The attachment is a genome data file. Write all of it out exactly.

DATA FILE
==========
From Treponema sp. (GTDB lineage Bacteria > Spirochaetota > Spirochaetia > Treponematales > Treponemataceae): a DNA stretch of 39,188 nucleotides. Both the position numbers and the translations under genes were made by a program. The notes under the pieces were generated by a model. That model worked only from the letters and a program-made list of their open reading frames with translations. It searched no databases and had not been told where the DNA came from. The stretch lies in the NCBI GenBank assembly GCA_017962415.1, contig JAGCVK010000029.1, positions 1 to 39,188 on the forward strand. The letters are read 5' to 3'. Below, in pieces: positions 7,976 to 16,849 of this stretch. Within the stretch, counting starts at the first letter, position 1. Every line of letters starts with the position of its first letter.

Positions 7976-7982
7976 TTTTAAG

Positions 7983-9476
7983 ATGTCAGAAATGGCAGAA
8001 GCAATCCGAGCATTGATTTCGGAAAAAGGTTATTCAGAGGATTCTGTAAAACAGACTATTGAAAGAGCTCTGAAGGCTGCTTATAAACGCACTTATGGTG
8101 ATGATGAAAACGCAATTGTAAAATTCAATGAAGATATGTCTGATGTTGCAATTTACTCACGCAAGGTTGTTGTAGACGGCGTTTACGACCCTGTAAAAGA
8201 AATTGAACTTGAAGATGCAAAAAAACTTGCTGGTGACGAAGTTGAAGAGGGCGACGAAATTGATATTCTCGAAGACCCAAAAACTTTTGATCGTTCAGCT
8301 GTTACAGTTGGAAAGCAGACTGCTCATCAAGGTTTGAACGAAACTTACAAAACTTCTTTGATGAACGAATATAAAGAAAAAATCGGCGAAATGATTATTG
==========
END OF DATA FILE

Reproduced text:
From Treponema sp. (GTDB lineage Bacteria > Spirochaetota > Spirochaetia > Treponematales > Treponemataceae): a DNA stretch of 39,188 nucleotides. Both the position numbers and the translations under genes were made by a program. The notes under the pieces were generated by a model. That model worked only from the letters and a program-made list of their open reading frames with translations. It searched no databases and had not been told where the DNA came from. The stretch lies in the NCBI GenBank assembly GCA_017962415.1, contig JAGCVK010000029.1, positions 1 to 39,188 on the forward strand. The letters are read 5' to 3'. Below, in pieces: positions 7,976 to 16,849 of this stretch. Within the stretch, counting starts at the first letter, position 1. Every line of letters starts with the position of its first letter.

Positions 7976-7982
7976 TTTTAAG

Positions 7983-9476
7983 ATGTCAGAAATGGCAGAA
8001 GCAATCCGAGCATTGATTTCGGAAAAAGGTTATTCAGAGGATTCTGTAAAACAGACTATTGAAAGAGCTCTGAAGGCTGCTTATAAACGCACTTATGGTG
8101 ATGATGAAAACGCAATTGTAAAATTCAATGAAGATATGTCTGATGTTGCAATTTACTCACGCAAGGTTGTTGTAGACGGCGTTTACGACCCTGTAAAAGA
8201 AATTGAACTTGAAGATGCAAAAAAACTTGCTGGTGACGAAGTTGAAGAGGGCGACGAAATTGATATTCTCGAAGACCCAAAAACTTTTGATCGTTCAGCT
8301 GTTACAGTTGGAAAGCAGACTGCTCATCAAGGTTTGAACGAAACTTACAAAACTTCTTTGATGAACGAATATAAAGAAAAAATCGGCGAAATGATTATTG